SATRAPI: When you make a movie like that, if you are not surrounded by people who are over-talented, it will not be a success, so first of all, I had the luck to work with an incredible set designer who really understood the spirit of the film. Then the cinematographer was great, and he did a lot of work to try to figure out how to make the transition between one visual style and another, because the challenge with this movie was that it could very easily look like a patchwork and we didn’t want that. We wanted the transitions to be smooth. You know, when you make a film it’s a question of taste, and I was so impressed with the films of Hitchcock, of Michael Powell—where, you know the sets are false, but the second you understand that you are in the fantastic world of Mr. Powell [and] you get to take a trip for one and a half or two hours, which is what I wanted to make myself.

WEISS: Well, I think it’s an incredibly beautiful film, and you have a fantastic cast. Did the success of Persepolis make it easier to facilitate the kinds of collaborations you wanted to do?

SATRAPI: Of course. I mean, when people see your film or read your books or whatever, they know what you have and it’s much easier. The cast was incredible, and the most incredible was that all my first choices, they said yes. All of them! At the time I asked Matthieu Almaric, he didn’t want to act anymore because he had other projects as a film director, but the guy was in love with the book Chicken with Plums and he said, “Oh, I don’t want to act anymore, but how do you want me to refuse a project like that?” So it was incredible that all the people that were my first choices, they all said yes.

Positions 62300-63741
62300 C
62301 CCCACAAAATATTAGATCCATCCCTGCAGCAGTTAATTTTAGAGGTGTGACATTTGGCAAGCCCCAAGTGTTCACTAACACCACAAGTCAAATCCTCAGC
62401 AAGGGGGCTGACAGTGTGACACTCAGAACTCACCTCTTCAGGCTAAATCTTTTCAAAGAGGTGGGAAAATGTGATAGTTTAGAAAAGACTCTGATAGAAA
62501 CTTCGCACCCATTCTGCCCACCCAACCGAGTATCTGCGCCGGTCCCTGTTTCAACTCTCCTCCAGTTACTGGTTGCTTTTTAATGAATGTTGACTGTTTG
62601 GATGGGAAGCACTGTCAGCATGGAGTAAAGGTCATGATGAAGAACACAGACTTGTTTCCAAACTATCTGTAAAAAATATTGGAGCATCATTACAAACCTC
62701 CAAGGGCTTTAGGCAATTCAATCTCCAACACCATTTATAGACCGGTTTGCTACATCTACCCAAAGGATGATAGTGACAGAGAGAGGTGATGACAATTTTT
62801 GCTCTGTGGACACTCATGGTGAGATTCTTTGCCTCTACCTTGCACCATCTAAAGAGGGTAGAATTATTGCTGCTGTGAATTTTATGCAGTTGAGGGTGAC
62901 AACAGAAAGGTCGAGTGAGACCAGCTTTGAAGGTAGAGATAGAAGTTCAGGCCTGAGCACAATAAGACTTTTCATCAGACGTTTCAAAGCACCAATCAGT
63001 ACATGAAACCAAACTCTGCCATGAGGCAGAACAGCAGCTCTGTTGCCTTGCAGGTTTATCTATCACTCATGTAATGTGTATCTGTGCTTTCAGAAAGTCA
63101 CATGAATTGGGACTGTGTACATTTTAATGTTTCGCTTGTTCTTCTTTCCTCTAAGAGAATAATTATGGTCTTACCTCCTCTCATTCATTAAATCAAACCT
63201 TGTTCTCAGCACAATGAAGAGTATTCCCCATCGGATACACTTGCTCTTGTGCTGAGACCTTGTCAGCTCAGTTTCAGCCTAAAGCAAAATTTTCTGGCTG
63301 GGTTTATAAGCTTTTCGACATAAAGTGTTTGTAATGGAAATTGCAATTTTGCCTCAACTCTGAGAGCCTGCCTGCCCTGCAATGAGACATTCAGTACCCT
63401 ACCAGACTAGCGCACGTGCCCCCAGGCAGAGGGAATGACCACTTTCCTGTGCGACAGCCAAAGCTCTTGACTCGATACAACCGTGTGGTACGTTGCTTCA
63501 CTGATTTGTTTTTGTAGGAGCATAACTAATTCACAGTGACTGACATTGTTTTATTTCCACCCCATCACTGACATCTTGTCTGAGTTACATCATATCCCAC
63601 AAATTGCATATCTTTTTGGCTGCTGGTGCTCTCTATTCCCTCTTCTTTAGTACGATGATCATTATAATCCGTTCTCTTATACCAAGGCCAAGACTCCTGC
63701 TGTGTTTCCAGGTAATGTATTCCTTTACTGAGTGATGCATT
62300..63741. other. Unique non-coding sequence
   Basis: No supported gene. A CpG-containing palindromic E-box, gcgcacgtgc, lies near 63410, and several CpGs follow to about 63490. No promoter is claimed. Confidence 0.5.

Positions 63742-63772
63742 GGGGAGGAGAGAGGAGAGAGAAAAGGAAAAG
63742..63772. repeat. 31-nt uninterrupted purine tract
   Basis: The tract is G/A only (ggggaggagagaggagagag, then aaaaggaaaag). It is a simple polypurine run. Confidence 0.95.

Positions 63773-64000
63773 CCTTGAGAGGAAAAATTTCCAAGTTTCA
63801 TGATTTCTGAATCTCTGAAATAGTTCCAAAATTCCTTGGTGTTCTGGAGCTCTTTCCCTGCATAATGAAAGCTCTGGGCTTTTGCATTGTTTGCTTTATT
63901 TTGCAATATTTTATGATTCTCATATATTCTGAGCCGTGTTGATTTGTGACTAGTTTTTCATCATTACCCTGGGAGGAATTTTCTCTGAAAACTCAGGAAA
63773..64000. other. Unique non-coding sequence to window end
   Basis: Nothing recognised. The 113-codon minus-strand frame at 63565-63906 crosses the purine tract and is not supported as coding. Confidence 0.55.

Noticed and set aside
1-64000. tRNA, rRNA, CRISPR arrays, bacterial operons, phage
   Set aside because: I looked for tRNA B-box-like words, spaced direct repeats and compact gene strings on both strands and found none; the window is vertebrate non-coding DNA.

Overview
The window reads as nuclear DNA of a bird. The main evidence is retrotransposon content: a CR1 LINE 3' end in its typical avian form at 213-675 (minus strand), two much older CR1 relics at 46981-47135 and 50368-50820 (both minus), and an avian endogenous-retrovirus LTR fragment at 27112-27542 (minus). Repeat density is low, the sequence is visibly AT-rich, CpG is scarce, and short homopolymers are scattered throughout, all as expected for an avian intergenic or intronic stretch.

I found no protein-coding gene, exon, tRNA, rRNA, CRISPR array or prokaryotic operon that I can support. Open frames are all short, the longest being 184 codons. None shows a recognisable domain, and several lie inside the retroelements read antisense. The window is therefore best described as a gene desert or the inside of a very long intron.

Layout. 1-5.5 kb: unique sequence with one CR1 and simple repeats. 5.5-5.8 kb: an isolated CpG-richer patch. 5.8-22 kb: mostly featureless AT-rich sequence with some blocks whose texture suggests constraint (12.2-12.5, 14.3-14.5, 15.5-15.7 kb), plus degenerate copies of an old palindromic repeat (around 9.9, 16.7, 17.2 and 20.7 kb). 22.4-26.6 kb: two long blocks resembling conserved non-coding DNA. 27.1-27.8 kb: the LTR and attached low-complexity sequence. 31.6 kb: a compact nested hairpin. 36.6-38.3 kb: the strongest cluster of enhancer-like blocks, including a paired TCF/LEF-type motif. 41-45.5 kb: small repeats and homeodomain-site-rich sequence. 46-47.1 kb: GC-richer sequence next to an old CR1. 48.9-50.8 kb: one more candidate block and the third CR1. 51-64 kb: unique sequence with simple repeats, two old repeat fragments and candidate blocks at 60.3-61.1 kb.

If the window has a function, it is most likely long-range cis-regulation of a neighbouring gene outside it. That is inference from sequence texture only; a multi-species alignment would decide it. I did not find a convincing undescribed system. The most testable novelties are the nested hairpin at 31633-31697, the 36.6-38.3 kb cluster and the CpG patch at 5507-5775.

WEISS: Chiara Mastroianni was stunning as the adult version of Lilli in the flash-forward.

SATRAPI: She was breathtaking, and she made me shake so much because she was my voice in Persepolis and she was like, “Oh, my role is too small! Why do I have so many days of shooting?” and I was like, “Chiara, everybody will remember you, because you have a beautiful role.” But at the end she was happy, and she was perfect for Lilli. I could not imagine another woman playing that role.

WEISS: This is also different from Persepolis in that this film wasn’t autobiographical, so I imagine that felt different as well.

SATRAPI: Well, on an emotional level, it’s much easier for me. The only true thing is that my mother had an uncle who was a musician and a great one; this is it. The rest had a lot to do with my own experiences and things I have heard or seen myself, but you don’t have this thing where it’s you and you’re exposing yourself to the world. The other thing is that animation is a very long procedure, which has its pluses, because if you don’t like something you can change it, but it has the minus that it’s extremely, extremely long, it takes forever. Making this film was good because I didn’t have all this emotional weight on my shoulders, and at the same time I really had to be very speedy because we only had a certain number of days of shooting. But in a way, I love to work with that stress because my brain actually functions much better.